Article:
Last week Aerosmith front man Steven Tyler came under fire for his rendition of "The Star Spangled Banner" ahead of the AFC championship game between the Baltimore Ravens and the New England Patriots.
The rock legend was widely panned for his failure to hit the high notes, and he also had some trouble with the lyrics. But the complaints were nothing new, and perhaps for good reason. Recording artist Erica Chase tells Pop Tarts that, in characterizing our country's national anthem, “difficult would be an understatement.”
“The song itself does contain many challenging intervals and goes from lower to upper register frequently and has more than one climax to it,” she said. “A lot of stars are used to performing in their niche and along with a band or group, so this is completely out of their comfort zone.”
A lot of stars indeed.
At last year’s Super Bowl, Christina Aguilera forgot one of the lines and ended up singing the same phrase twice after “getting lost in the moment and forgetting her place.” 80s sensation Cyndi Lauper muffed the words during her performance at the 2011 US Open, which happened just after a moment of silence for the victims of 9/11. “Idol” runner-up Lauren Alaina flubbed a lyric and fell silent ahead of the Detroit Lions-Green Bay Packers game last Thanksgiving.
And those are the "good" mess-ups.
Michael Bolton forgot the words during the 2003 Red Sox versus the Yankees American League Championship game, prompting him to turn to his hand for written notes. Track star Carl Lewis promised to “make it up” to his upset audience halfway through a 1993 anthem performance. And Roseanne Barr infamously gave a shrill, off-pitch rendition of the anthem at a National League baseball doubleheader, topped off by a crude on-field gesture.
“The national anthem is an incredibly challenging song to sing. It feels easy, because it’s so familiar, but it has a one and a half octave range, which means you have to have strong vocal control in order to really do it justice," M. Tye Comer, editor Billboard.com told Pop Tarts. "It’s one of the hardest songs for non-professional singers to execute, but it’s brought a lot of seasoned vocalists to their knees as well."
“A lot of artists have the tendency to over-sing it, which often leads to missed notes in the heat of the moment," Comer said. "Couple that with the fact that potentially millions of people are hearing them perform a song that everyone from grandparents to toddlers are familiar with – it’s easy for the nerves to take over.”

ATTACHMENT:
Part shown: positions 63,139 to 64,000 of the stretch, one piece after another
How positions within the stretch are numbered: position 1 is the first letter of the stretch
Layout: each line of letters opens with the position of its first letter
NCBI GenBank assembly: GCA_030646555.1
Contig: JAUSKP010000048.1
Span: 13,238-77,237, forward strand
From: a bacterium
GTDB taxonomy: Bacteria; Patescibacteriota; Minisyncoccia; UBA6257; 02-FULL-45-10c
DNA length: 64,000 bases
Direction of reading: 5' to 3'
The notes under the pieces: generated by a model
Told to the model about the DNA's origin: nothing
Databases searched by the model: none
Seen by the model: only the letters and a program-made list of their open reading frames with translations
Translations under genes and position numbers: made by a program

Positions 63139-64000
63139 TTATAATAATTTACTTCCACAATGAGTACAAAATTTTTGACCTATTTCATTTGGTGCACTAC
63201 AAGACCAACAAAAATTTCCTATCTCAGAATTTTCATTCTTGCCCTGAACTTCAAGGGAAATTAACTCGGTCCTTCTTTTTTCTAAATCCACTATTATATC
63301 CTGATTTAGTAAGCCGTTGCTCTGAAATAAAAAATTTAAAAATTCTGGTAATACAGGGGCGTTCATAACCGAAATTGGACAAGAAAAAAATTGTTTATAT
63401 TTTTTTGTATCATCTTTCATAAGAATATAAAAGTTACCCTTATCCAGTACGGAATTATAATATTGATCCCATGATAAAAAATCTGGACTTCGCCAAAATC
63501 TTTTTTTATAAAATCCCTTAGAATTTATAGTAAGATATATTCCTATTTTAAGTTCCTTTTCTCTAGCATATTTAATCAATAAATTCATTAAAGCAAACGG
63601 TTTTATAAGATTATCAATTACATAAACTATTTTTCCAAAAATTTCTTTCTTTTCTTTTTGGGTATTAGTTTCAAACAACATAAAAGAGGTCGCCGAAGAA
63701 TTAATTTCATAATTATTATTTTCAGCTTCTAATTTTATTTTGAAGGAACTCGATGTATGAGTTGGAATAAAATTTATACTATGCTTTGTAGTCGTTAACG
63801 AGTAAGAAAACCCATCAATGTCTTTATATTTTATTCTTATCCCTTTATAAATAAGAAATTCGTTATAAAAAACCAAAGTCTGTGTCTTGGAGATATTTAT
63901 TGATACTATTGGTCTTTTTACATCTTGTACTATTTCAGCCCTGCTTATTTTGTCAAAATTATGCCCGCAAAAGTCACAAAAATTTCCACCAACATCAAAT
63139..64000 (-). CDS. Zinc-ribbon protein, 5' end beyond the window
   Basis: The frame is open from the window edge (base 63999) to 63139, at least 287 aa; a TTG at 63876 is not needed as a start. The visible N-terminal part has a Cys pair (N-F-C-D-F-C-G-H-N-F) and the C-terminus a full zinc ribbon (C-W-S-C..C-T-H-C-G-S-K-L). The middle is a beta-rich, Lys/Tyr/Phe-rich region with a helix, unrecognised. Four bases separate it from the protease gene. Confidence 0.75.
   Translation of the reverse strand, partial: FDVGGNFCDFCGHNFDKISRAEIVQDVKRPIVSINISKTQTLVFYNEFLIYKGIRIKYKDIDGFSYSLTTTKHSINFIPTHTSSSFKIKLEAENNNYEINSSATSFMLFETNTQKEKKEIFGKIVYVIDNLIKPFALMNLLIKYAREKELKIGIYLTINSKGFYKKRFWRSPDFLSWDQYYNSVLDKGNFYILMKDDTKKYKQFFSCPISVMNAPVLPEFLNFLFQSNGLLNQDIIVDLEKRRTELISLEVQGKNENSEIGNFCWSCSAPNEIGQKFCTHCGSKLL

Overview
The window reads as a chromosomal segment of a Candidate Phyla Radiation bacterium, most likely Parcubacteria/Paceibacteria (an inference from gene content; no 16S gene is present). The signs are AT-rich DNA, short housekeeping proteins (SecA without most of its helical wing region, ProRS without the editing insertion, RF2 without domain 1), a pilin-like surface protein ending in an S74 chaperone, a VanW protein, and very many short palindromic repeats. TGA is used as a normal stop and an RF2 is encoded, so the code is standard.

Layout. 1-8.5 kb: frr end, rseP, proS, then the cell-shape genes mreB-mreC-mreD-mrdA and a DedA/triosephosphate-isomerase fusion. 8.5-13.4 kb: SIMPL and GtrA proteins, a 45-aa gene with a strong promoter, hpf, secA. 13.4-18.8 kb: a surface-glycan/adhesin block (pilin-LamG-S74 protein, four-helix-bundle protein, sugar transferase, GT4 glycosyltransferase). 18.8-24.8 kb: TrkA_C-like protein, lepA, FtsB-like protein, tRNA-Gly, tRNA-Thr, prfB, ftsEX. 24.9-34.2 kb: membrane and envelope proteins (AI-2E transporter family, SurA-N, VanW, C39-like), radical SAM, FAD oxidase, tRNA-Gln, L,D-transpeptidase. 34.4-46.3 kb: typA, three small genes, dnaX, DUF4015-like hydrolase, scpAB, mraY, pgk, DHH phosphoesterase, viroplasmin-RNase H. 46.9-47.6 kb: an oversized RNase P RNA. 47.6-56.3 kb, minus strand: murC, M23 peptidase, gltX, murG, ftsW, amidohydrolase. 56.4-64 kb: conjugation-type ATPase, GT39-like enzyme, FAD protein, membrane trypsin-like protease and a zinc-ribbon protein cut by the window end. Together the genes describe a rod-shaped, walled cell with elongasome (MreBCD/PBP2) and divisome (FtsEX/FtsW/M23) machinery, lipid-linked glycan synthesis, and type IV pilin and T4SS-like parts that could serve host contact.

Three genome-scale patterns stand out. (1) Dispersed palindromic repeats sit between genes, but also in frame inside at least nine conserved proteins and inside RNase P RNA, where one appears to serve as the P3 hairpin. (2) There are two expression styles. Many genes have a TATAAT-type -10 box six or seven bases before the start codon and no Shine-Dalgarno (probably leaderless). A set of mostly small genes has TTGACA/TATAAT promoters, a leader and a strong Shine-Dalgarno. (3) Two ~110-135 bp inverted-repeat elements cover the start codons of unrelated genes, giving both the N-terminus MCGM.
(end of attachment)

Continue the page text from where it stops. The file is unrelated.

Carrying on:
But not everyone is so understanding, Franklin Rodriguez, (a.k.a. El Medico) an audio engineering instructor at the Miami campus of SAE Institute, a school for creative media technologies, argues that the song itself isn’t that challenging, and that the frequent flubs have more to do with stars’ unfamiliarity with the lyrics.
“Artists sometimes mess up the anthem because it is not a song that they spend a lot of time rehearsing and/or performing, and is more of a one shot thing," he reasoned. "Also most pop songs have a lot of repeating parts, meaning less words to remember, and the anthem doesn’t, so they have to memorize the words more than usual. Singers also usually use ‘cues’ within the music to remind themselves of where they should be in a song. Since the anthem is usually performed acapella, it is a lot easier to get lost or forget some words.”
So, in the wake of 'Idol' judge Steven Tyler’s anthem, chances are 'Idol' champion Kelly Clarkson is working overtime to ensure she enjoys smooth sailing with her rendition at Sunday’s New York Giants/New England Patriots match up.
“Kelly is a talented singer and she definitely has the chops to pull it off. If she can keep her grace under the pressure, the Super Bowl could be a real star moment for her,” Comer said.
The stream of star-studded Star Spangled Banner botches can also serve as a reminder that perhaps we could all do with a little polishing.
“A big thing is that at some level, we all think we know the words to the anthem, but most of us don’t,” Rodriguez added. “Most people know two or three lines, and the best we can muster is a bunch of mumbles thereafter.”
For those stars who wonder how the national anthem should be sung, we bring you the incomparable Robert Merrill...